A revealing look at the changing role of churches in the decades after the American Revolution. From the Revolutionary Era through the mid-nineteenth century, many Protestants imbued local churches with immense authority. In Law in American Meetinghouses, Jeffrey Thomas Perry explores the ways that Americans—Black and white, enslaved and free—understood and created law in their local communities, uncovering a vibrant marketplace of authority in which church meetinghouses played a central role in maintaining their neighborhoods’ social peace. Relying primarily on a deep reading of church records and civil case files, Perry examines how legal transformations, an expanding market economy, and religious controversy led churchgoers to reimagine their congregations’ authority. Tracking changes in disciplinary rigor in Kentucky Baptist churches from that state’s frontier period through 1845, Law in American Meetinghouses is a fresh take on church-state relations. JEFFREY THOMAS PERRY (GREENEVILLE, TN) is an assistant professor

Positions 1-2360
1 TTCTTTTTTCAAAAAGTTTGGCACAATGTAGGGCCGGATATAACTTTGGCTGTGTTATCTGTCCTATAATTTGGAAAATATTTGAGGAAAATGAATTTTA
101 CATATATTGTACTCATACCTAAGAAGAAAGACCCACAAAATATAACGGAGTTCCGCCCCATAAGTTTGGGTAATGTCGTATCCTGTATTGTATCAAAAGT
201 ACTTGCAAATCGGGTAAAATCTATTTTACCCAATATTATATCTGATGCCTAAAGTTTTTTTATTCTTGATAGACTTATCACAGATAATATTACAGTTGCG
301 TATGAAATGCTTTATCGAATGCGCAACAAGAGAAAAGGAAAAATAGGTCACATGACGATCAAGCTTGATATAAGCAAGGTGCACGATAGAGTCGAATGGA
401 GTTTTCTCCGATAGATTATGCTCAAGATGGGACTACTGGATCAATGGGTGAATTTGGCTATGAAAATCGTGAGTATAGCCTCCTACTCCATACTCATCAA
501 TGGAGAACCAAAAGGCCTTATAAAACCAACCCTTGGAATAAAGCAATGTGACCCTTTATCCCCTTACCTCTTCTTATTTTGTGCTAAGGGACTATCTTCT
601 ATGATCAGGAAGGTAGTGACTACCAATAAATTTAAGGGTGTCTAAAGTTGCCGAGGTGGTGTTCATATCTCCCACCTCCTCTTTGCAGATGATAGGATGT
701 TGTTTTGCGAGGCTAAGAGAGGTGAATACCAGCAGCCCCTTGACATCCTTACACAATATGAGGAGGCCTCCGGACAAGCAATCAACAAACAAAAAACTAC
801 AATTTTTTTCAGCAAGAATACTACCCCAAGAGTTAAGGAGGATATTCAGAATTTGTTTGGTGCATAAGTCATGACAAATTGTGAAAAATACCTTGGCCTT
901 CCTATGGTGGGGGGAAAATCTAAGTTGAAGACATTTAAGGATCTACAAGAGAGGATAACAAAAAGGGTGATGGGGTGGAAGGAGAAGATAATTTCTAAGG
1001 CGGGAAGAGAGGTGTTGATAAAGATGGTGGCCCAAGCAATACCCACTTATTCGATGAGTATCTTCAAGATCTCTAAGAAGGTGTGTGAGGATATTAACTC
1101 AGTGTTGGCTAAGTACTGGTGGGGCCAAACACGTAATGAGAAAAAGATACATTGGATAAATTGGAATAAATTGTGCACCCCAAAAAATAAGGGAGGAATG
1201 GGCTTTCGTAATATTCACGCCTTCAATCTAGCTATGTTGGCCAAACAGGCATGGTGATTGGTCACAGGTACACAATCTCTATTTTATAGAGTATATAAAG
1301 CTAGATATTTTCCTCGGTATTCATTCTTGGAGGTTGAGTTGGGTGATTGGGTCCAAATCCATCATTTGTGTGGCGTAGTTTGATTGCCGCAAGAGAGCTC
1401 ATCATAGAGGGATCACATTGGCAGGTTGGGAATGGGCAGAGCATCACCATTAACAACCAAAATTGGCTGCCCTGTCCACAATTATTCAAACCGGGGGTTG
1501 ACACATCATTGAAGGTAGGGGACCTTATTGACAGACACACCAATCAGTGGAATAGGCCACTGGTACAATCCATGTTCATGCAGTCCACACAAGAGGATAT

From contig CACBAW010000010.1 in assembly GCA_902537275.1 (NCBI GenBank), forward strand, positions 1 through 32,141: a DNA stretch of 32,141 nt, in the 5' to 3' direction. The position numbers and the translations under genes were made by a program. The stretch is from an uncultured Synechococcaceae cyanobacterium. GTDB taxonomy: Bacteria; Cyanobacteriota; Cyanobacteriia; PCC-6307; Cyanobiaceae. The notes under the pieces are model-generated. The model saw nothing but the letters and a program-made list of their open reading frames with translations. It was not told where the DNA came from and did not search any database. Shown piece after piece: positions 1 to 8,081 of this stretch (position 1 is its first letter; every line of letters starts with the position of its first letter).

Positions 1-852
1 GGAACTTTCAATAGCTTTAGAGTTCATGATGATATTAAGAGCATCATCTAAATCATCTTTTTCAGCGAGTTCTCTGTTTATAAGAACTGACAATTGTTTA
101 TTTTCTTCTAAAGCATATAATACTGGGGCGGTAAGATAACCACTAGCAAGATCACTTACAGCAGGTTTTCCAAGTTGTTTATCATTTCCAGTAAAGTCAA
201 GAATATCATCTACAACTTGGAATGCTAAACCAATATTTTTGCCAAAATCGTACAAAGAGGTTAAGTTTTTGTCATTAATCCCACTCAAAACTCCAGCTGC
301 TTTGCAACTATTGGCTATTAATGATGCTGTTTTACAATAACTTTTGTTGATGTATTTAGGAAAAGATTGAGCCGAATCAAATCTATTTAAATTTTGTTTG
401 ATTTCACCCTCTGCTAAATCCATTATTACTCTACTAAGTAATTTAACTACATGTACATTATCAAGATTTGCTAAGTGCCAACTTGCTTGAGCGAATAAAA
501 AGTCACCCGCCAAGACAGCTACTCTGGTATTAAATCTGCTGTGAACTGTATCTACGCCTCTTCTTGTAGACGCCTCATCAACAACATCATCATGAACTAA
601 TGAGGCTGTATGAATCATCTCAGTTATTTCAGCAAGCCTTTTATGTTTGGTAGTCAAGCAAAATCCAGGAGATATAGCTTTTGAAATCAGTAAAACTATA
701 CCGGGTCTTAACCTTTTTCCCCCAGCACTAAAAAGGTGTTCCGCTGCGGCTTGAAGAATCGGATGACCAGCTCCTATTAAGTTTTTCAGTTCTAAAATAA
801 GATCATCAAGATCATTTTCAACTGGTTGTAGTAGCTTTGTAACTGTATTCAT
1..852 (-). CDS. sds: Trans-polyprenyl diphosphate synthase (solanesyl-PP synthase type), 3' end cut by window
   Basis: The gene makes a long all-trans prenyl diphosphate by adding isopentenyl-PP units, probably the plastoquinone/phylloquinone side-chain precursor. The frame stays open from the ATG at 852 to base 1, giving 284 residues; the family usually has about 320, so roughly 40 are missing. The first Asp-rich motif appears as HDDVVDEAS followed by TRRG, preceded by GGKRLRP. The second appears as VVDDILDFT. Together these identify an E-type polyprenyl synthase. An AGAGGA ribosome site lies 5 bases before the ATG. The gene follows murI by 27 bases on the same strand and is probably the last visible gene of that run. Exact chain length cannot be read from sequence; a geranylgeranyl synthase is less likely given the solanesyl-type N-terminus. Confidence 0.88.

of history at Tusculum University. FEBRUARY   232 pages  

6x9 978-1-4214-4307-2 $64.95  ( s)  £48.00 hc Also available as an e-book


POLITICAL SC IENC E

HISTORY OF MEDIC INE

INSPECTORS FOR PEACE

THREE GENERATIONS, NO IMBECILES

A History of the International Atomic Energy Agency

Eugenics, the Supreme Court, and Buck v. Bell

ELISABETH ROEHRLICH

updated edition The first comprehensive, independent study of the history of the IAEA.

ELISABETH ROEHRLICH (VIENNA, AT) is an assistant professor of history